NEW DESIGNERS: Mixcoatl and the Mission Statement

The MCM is happy to welcome Mixcoatl from 24th Street (South Van Ness) and the Mission Statement from 18th Street (Mission/Valencia)! Mixcoatl Arts and Crafts has a variety of Mexican and Huichol jewelry, art and crafts – and lucha libre masks. The Mission Statement is a cooperative boutique of local designers of apparel and accessories for men and women on 18th Street between Mission and Valencia. Mission Statement will be joining the MCM every 2nd Thursday from now on.

Welcome to the Community Market!!!

Stick around for more AMAZING food vendors joining in the coming weeks.

This Week: Public Dance/Break/Jerk Space

Students from Everett Middle School and the Mission Beacon hold open workshop space for breaking, jerking, douggie. Open session for all Mission youth from 5pm on.

“My Job is to Feed People”

Posted on by Jeremy in Blog, Hale Apple Farm | Leave a comment

Dave Hale offers me an apple section as soon as I show up as his market stall. “This is the Pink Pearl, a very tart variety, very good for cooking!” Crunch! The Pink Pearl is indeed a pink-fleshed apple with a golden exterior. The tartness makes my mind flutter with inspirations for apple pies and salads. Dave Hale is a 5th generation apple farmer. His great-great-grandfather – William Ross, originally from Scotland – bought their land in Sebastapol in 1883. Dave grew up on the land, and in 1978 took over from his uncles. At the moment, they are working 40 acres, but he has gone up to 90 acres. “My job is to feed people, and that is what I do! Nice thing about markets, and the reason why I like to come here, rather than send an employee is the direct relationship between producer and consumer. If I send an employee, I can’t have the dialogue that you and I are having.” Dave attends an English woman who arrives with her two young daughters. She tells Dave how much she misses English apples, and he helps her select a few English varietals that might just cure her homesickness. During the apple season (August through Thanksgiving), his trees yield up to 30 different varieties of apples. He shows me the list: Akane, Arkansas Black, Baldwin, Belle de Boscop, Bellflower, Black Jonathan, Black Twig, Braeburn, Cameo, Early Jonathan, Fiji, Gala, Hoover, Jonagold, King of Tompkins, Liberty, Macoun, Mitso, Northern Spy, Pink Lady, Pink Pearl, Pippin, R.I. Greening, Ramey York, Romes, Sierra Beauty, Spitzenberg, Std. Jonathan, Wagner, Winesap, Winter Banana, Winter Permain, etc. What goodness and abundance! I can only identify about five. I ask which is his oldest apple. “I recently found the planting records in the attic in the house! The Balwin, Spitzenberg, and Wagner apples date back to the 1940’s, but the history of some of these apples dates back more than 100 years.” Dave also carries plums and pears and other fruits. He invites you to Hale’s Apple Farm for pumpkin picking season in the Fall.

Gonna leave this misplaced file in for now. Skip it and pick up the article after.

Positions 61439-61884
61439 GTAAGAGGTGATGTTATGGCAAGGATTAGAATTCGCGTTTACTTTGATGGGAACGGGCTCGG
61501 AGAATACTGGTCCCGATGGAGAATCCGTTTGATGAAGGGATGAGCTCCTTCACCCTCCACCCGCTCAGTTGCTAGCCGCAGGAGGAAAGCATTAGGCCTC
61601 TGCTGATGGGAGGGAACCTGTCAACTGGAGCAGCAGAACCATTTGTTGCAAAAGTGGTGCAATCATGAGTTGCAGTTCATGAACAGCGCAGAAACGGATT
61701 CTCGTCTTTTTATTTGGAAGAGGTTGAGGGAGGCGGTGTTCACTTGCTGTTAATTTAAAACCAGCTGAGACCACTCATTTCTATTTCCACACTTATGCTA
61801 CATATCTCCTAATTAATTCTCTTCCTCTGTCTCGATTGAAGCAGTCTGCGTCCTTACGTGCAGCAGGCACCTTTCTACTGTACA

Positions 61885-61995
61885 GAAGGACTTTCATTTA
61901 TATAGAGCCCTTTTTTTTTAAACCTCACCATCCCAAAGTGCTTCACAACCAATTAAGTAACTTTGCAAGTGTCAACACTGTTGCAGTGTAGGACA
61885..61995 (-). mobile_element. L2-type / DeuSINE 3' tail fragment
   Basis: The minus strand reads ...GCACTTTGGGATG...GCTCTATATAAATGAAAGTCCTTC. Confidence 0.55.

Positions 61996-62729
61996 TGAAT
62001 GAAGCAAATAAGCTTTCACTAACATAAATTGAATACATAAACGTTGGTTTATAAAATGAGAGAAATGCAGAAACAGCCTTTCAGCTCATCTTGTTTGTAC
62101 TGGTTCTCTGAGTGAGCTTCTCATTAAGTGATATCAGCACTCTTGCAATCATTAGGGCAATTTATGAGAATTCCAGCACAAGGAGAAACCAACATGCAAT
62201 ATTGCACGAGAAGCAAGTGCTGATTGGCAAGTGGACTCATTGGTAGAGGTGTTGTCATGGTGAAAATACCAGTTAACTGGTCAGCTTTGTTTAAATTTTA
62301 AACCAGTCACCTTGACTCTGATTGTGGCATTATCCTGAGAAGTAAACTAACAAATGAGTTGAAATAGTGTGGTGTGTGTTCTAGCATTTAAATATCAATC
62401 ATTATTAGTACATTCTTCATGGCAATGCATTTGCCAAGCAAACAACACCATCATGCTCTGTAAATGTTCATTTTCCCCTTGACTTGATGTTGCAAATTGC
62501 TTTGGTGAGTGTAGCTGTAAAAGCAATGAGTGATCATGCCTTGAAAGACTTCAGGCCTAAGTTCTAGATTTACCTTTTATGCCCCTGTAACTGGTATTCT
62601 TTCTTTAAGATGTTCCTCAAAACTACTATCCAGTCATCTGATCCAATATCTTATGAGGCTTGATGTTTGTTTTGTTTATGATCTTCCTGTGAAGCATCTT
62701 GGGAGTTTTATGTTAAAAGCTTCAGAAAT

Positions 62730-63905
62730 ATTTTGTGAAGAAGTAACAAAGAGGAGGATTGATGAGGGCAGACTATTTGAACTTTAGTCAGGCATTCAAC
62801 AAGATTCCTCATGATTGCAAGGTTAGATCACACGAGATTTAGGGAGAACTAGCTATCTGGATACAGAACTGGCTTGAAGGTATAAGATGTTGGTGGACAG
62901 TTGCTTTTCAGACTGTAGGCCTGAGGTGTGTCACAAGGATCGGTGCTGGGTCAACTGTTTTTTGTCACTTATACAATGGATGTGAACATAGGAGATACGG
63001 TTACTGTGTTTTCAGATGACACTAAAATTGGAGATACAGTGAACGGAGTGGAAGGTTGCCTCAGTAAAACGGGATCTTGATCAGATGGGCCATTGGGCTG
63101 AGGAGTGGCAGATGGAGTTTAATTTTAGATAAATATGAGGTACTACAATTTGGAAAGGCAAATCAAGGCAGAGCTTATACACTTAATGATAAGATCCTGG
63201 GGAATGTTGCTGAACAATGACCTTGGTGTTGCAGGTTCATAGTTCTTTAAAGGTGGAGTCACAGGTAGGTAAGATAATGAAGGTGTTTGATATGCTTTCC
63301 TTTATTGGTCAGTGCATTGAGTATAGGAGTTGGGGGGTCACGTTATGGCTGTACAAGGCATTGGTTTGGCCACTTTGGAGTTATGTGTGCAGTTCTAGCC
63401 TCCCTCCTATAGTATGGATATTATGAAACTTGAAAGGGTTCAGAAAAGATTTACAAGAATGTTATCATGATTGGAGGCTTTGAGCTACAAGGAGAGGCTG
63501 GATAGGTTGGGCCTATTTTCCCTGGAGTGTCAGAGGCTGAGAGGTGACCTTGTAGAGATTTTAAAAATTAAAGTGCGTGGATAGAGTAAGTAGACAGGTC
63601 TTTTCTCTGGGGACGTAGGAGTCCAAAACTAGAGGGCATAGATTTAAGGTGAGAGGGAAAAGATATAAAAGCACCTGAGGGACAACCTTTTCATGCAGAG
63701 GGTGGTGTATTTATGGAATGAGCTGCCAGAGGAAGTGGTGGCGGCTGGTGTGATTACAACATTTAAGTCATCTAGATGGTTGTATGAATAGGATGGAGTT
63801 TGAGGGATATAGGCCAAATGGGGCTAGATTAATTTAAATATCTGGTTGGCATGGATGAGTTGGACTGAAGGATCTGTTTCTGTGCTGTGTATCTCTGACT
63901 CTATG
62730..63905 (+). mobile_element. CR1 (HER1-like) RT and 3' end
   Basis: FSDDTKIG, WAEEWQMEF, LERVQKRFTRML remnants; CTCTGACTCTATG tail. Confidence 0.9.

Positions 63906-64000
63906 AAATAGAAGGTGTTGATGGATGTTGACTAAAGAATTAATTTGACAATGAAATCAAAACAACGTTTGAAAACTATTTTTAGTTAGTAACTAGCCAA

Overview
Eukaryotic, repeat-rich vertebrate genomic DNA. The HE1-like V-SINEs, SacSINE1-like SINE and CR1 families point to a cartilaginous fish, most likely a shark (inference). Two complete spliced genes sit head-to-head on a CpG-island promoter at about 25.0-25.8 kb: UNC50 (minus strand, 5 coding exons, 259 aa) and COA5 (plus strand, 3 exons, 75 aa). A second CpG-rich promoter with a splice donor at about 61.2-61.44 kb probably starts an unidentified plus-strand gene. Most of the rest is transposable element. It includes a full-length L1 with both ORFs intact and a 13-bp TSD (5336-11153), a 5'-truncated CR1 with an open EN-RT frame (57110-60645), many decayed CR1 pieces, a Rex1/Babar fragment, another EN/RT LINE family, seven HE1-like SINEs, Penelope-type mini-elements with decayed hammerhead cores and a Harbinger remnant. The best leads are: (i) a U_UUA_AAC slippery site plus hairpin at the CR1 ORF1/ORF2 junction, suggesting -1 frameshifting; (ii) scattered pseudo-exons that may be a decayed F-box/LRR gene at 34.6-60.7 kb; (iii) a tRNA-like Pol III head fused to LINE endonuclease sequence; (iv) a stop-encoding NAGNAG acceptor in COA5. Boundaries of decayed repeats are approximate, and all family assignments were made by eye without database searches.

by Adriana Camarena